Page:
No dollar-for-dollar match. Last year, Chevy finally caved to the demands of the late, great Zora Arkus-Duntov, who was the first person on record to push General Motors to build a mid-engine Corvette.

With the engine behind the seats, the C8 Corvette took on a whole new look that rivals European supercars. Plus, it has the performance to rival (and beat) some of these $100,000+ rigs. All this came wrapped up in a tidy, sub-$60,000 package, making it an insane value.

The 2021 Chevrolet Corvette is a carryover model, but it still dominates in dollar-for-dollar performance.

Best performance value, but it’s missing one big piece. With a 490-horsepower, 6.2-liter V8 engine nestled behind the seats, a perfectly tuned suspension, a wide stance, and a rapid-fire eight-speed dual-clutch automatic transmission, the Chevy Corvette is nothing short of amazing on paper.

That on-paper awesomeness translates into real numbers too, with its three-second 0-60 mph time and incredible handling. Add the Z51 package, and the handling is even better thanks to stickier tires enhanced brakes, and more. Plus, the Z51 adds magnetic ride control for a more comfortable ride when you’re not carving up corners, and an extra 5 hp and 5 pound-feet of torque.

The Corvette’s performance is slightly behind the Nissan GT-R (565 hp and 2.7-second 0-60 mph time), but it starts from $115,335 including destination. When lined up with the more appropriately priced Porsche 718 Cayman, the value shines through. The 718 Cayman's base price rings in at $64,460, but it has just 300 hp and takes two seconds longer to hit 60 mph than the 'Vette.

With automatic transmissions now more advanced than ever, most buyers now opt for them, limiting the demand for manual transmissions. However, a small group of manual-loving car buyers still exists, and Chevy leaves them in the cold by not even offering an optional manual gearbox in the Corvette. Buyers seeking a manual have one place to look: the Porsche 718.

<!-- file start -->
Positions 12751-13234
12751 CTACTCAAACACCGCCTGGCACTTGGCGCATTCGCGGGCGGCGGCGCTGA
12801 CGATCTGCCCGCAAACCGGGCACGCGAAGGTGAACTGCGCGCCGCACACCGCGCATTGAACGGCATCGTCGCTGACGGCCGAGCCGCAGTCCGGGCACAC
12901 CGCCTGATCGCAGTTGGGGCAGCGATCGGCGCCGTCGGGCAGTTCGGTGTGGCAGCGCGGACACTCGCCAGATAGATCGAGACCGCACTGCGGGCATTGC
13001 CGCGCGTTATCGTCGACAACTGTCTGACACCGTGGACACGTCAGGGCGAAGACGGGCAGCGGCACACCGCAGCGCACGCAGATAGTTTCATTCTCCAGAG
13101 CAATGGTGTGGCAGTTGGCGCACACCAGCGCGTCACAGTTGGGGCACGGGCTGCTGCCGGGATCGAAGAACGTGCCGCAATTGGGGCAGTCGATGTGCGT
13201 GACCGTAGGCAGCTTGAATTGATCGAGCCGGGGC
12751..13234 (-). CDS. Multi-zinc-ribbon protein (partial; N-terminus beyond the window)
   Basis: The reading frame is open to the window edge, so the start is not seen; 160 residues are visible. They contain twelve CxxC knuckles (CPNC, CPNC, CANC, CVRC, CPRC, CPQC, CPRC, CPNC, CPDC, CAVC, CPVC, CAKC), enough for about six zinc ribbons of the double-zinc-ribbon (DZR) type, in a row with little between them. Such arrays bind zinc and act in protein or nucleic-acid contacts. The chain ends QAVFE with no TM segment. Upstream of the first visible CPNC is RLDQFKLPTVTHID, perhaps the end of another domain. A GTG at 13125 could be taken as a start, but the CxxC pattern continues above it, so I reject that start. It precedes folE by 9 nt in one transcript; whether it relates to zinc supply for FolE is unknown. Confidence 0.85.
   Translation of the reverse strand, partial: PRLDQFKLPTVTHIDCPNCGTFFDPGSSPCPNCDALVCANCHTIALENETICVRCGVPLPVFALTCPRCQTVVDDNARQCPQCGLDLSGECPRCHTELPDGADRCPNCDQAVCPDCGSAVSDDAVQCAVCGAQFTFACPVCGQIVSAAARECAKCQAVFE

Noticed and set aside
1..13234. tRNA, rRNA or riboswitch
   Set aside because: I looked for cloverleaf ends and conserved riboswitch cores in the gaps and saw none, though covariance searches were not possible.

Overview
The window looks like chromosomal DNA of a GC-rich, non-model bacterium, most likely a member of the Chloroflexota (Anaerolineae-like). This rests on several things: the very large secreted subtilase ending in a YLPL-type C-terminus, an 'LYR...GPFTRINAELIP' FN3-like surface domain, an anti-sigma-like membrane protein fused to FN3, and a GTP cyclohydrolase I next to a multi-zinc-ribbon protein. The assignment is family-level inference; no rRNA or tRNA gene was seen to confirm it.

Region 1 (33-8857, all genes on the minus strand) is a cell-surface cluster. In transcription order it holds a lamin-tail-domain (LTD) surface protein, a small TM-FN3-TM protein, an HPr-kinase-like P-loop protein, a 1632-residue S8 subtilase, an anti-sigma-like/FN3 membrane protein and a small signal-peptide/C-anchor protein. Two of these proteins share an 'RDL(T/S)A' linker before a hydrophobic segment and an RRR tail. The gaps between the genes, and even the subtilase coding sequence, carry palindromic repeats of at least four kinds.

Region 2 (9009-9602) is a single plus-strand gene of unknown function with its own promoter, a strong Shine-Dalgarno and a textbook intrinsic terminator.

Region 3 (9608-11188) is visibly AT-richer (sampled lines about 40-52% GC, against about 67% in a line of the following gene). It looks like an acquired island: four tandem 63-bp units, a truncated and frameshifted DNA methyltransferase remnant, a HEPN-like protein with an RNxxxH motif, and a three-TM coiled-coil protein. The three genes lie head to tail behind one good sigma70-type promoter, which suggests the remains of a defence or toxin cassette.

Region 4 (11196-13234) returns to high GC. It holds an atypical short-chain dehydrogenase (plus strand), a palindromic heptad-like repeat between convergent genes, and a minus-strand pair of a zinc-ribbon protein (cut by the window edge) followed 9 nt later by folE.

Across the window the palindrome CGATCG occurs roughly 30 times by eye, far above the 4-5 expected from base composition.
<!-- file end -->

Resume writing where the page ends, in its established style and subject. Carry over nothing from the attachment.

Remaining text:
Stunning European looks, but that spoiler … With its shift to a mid-engine setup, the Corvette gained a shorter nose and larger rear end, giving it Italian supercar proportions. This puts it in a class of its own, especially considering its sub-$60,000 MSRP.

Chevy built on those proportions with sharp creases, dramatic angles, and all the other design cues of European muscle. Once you get around back, though, this stunning look diminishes a bit with the relatively large spoiler fixed to the backside. While a spoiler is fine, Chevy could have done a better job integrating it with the body, giving the 'Vette a smoother look.

Buyers looking for a cleaner look will find this in the Porsche 718 or Porsche 911.

Best Corvette interior ever, but skip the luggage. The Corvette has long been bashed for its subpar interior quality. The previous generation saw a dramatic upgrade in this area, and the C8 Corvette obliterates that trend.

It now boasts a driver-focused cabin with a sizable rising divider between the driver and passenger. It also features a squared steering wheel, a standard 8-inch infotainment system, wireless Apple CarPlay and Android Auto, supportive Milan leather seating, and a tight but comfortable seating arraignment.

While its interior comfort and performance may inspire a road trip, you’ll want to plan accordingly due to its limited luggage space. Between its frunk (front trunk) and the small cubby behind the engine, the Corvette has 12.6 cubic feet of cargo space.

Chevy claims the frunk can hold two carry-on bags and the rear cubby can fit two golf bags. This may give you enough room for a two-person weekend getaway. Anything longer, and you’ll want to ship your luggage to your destination.

While this may be tight, it’s certainly better than the 8.8 cubic feet in the GT-R or 4.6 in the Porsche 718.

Final thoughts. There’s very little anyone can say to sway the fact that the 2021 Chevy Corvette is the best performance value on the market. Add to that European design cues, an upscale interior, and loads of features, and it’s unbeatable dollar for dollar.

The Corvette isn’t without its flaws, though. First, Chevy did so much incredible work on its body but mucked it up with an out-of-place rear spoiler. With just a few extra thousand dollars, Chevy could have added an adaptive spoiler like the 718, 911, and Audi R8 have.

While it can outperform nearly anything in its class, the Corvette is a step slower than the GT-R, and there’s no option to add more power – yet. The Corvette Z06 is around the corner, and rumors peg it at over 600 hp from a high-revving 5.5-liter V8 and a mid-two-second 0-60 time. That’ll put the GT-R in its place, and rumors point toward a roughly $85,000 starting price, but this all remains unconfirmed at this point.

Check prices for the 2021 Chevrolet Corvette »